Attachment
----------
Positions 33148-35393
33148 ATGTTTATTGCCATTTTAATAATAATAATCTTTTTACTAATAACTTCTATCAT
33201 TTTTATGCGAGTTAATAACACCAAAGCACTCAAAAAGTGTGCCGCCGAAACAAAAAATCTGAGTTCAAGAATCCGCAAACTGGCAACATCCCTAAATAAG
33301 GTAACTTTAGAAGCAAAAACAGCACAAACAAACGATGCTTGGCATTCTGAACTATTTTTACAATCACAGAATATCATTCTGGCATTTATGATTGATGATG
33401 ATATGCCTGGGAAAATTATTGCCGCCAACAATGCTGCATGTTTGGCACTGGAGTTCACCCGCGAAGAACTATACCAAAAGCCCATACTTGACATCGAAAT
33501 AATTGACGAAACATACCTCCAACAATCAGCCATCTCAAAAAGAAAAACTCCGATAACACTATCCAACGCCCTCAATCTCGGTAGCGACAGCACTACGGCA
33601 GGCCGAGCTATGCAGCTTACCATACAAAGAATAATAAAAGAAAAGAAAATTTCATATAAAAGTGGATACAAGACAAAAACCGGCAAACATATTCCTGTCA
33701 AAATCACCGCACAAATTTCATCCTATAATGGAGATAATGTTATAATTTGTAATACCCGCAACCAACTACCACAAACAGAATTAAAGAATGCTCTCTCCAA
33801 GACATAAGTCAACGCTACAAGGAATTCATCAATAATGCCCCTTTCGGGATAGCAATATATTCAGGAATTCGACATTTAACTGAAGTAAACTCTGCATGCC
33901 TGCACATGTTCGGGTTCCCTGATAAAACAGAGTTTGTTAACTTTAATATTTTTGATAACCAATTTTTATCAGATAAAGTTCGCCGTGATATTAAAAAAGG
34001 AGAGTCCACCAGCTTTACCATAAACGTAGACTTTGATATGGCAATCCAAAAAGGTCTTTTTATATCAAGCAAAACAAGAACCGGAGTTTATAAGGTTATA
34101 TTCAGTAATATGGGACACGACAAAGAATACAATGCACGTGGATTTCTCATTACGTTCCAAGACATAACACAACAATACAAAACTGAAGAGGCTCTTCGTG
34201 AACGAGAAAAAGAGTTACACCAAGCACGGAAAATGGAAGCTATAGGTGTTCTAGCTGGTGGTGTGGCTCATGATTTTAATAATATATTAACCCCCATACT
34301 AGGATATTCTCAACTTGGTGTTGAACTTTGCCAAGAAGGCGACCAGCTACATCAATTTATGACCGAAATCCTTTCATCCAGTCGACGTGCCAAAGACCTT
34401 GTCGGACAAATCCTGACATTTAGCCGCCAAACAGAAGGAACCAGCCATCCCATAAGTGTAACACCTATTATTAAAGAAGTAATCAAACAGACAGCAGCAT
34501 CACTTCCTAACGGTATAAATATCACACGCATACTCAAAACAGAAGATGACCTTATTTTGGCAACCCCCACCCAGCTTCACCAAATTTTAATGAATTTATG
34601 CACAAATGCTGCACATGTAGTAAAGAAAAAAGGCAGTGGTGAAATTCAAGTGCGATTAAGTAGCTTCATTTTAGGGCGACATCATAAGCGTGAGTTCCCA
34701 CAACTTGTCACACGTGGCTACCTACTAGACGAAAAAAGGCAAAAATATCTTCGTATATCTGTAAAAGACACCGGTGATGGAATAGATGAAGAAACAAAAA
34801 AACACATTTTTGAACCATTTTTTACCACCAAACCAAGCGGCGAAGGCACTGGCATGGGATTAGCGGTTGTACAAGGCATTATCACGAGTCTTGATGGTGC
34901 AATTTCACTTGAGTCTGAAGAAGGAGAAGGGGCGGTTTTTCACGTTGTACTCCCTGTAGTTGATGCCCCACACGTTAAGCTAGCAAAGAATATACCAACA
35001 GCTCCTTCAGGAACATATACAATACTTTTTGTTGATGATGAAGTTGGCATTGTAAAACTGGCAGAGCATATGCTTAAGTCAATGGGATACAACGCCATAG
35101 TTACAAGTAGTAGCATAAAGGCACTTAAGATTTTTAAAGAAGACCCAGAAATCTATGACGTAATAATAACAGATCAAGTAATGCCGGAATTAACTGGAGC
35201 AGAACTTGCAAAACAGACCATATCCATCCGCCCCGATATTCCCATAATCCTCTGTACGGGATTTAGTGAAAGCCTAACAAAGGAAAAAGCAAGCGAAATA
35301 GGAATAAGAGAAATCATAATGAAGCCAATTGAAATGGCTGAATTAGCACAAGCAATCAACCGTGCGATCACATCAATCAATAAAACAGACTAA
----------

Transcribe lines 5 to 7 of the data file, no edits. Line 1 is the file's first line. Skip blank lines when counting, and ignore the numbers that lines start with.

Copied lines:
33401 ATATGCCTGGGAAAATTATTGCCGCCAACAATGCTGCATGTTTGGCACTGGAGTTCACCCGCGAAGAACTATACCAAAAGCCCATACTTGACATCGAAAT
33501 AATTGACGAAACATACCTCCAACAATCAGCCATCTCAAAAAGAAAAACTCCGATAACACTATCCAACGCCCTCAATCTCGGTAGCGACAGCACTACGGCA
33601 GGCCGAGCTATGCAGCTTACCATACAAAGAATAATAAAAGAAAAGAAAATTTCATATAAAAGTGGATACAAGACAAAAACCGGCAAACATATTCCTGTCA